By LIZ CRUMBLY
The EMM (Extreme Mustang Makeover) challenges have exploded in popularity in the eight years since the first one took place in Fort Worth, Texas.
Not only is the final show a blast to watch, but the program “gives horsemen a platform to be highlighted and showcased,” according to Kyla Hogan, marketing director for the Mustang Heritage Foundation, which oversees the EMM challenges.
It’s also a chance, she said to “provide a gentled animal to the public,” as the Mustangs are auctioned after the final performance of the EMM challenges.
These performances, Hogan said, have taken place in 60 locations across 15 states since 2007, and the Foundation is adding new locations each year.
Horses used in the program are rounded up from Western states, Hogan explained. Participating trainers have approximately 100 days to gentle their assigned Mustangs after picking them up from a Bureau of Land Management holding facility. During the final event, trainers showcase what their Mustangs have learned in a freestyle performance.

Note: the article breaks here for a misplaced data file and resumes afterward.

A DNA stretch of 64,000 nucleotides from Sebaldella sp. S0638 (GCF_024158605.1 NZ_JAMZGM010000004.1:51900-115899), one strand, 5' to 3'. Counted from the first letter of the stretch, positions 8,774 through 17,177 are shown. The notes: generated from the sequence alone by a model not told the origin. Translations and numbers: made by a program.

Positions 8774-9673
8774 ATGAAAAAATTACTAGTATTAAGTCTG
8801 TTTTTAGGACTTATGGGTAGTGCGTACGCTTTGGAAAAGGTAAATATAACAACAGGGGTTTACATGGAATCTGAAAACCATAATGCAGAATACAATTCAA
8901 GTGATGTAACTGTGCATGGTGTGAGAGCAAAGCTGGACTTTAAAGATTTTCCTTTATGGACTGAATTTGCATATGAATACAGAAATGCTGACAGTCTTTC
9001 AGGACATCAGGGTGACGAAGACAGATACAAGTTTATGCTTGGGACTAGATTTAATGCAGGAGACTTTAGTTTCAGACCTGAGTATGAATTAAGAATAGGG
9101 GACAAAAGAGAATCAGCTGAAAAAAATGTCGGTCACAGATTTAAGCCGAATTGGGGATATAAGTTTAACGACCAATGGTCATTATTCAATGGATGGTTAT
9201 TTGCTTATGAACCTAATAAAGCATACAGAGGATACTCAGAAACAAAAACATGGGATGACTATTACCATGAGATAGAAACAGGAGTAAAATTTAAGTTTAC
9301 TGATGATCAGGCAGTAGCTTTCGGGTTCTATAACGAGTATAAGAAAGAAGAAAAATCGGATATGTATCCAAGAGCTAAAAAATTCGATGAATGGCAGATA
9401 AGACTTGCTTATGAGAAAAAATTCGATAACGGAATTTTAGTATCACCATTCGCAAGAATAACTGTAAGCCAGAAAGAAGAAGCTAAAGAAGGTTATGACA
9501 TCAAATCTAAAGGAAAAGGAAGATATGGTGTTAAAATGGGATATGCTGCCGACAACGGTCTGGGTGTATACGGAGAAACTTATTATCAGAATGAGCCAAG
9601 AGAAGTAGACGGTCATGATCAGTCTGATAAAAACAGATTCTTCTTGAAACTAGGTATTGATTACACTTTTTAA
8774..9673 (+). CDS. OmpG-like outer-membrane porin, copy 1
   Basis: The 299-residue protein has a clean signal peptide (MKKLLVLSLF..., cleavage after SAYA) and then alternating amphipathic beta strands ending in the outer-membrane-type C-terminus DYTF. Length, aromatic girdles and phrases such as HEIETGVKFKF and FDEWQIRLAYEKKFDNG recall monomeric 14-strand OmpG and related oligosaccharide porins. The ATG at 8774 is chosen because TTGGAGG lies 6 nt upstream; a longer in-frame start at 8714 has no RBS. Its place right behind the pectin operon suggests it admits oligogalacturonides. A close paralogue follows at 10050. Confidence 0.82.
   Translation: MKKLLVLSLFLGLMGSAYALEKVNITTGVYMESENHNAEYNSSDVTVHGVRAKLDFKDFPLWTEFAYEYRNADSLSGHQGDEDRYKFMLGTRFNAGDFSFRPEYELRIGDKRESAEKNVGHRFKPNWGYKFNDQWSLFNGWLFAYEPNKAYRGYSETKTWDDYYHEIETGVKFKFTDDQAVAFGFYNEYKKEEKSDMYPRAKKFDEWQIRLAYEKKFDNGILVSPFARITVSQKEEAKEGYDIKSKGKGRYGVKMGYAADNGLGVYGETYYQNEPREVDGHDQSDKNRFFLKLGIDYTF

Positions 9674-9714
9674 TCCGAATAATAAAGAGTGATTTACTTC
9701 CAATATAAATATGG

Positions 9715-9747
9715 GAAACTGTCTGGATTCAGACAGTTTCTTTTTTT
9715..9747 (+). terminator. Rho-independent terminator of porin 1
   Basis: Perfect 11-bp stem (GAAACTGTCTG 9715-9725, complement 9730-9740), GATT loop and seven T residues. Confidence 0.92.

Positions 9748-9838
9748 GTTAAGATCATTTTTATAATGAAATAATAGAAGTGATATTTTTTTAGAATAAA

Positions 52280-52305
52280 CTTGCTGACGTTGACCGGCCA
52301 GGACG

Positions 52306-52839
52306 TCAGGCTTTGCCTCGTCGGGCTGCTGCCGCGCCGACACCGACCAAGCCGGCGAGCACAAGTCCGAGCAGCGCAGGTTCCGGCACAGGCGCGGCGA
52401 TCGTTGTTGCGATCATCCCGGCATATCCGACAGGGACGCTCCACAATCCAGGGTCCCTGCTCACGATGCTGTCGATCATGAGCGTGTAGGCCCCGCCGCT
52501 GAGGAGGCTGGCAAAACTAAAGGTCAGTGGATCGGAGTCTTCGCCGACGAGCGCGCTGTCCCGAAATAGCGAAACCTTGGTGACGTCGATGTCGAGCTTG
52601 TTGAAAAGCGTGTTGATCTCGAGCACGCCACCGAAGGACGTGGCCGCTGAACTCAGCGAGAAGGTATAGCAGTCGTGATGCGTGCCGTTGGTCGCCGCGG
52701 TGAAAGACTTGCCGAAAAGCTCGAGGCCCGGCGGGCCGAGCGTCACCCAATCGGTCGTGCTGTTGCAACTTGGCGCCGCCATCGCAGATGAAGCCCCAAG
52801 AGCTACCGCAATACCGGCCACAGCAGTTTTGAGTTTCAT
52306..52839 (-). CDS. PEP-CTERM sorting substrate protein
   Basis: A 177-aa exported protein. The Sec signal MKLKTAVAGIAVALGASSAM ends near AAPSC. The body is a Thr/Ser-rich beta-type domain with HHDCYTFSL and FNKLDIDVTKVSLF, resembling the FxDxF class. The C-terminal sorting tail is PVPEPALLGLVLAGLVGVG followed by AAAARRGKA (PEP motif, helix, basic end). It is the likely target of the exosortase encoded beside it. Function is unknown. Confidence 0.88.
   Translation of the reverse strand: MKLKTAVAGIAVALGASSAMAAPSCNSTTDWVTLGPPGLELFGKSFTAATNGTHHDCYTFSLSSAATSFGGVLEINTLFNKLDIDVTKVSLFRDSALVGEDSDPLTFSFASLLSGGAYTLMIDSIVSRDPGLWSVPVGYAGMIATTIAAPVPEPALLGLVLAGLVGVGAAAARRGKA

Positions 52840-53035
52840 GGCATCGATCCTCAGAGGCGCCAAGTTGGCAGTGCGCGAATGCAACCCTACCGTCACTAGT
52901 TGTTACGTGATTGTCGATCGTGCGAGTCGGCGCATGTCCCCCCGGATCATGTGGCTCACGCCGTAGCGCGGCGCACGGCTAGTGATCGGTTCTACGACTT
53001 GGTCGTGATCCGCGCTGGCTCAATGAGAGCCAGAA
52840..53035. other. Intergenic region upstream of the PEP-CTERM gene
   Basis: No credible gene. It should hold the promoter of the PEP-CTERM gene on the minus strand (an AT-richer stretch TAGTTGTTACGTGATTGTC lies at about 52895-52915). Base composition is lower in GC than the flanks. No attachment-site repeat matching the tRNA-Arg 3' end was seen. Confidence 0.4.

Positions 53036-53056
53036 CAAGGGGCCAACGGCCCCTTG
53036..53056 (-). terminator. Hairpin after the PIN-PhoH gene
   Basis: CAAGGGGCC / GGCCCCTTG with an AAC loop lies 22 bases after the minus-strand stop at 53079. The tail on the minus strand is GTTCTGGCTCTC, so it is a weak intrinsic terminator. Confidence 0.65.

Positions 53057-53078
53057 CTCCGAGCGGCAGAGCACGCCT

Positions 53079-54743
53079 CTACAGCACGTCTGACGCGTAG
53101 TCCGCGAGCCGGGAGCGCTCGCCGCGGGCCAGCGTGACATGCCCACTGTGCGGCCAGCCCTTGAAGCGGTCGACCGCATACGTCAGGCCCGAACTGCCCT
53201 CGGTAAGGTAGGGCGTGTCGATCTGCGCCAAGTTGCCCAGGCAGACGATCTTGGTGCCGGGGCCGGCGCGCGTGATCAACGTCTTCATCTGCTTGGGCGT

The Georgia EMM took place in Gainesville this August at the Chicopee Woods Agricultural Center, and the event was a success for the Foundation, according to Hogan.
“Georgia was great,” she said. “We had an excellent turnout.”
Although the Peach State is not on the EMM 2016 calendar, Hogan said the challenges will be back in the Southeast at the Jacksonville Equestrian Center in Jacksonville, Fla. in May.
She said she’s seen significant excitement from fans in the Southeast, possibly because of the public’s limited access to Mustangs here, and she said the Foundation is attempting to add events along the East Coast.
See extrememustangmakeover.com for the full 2016 challenge schedule.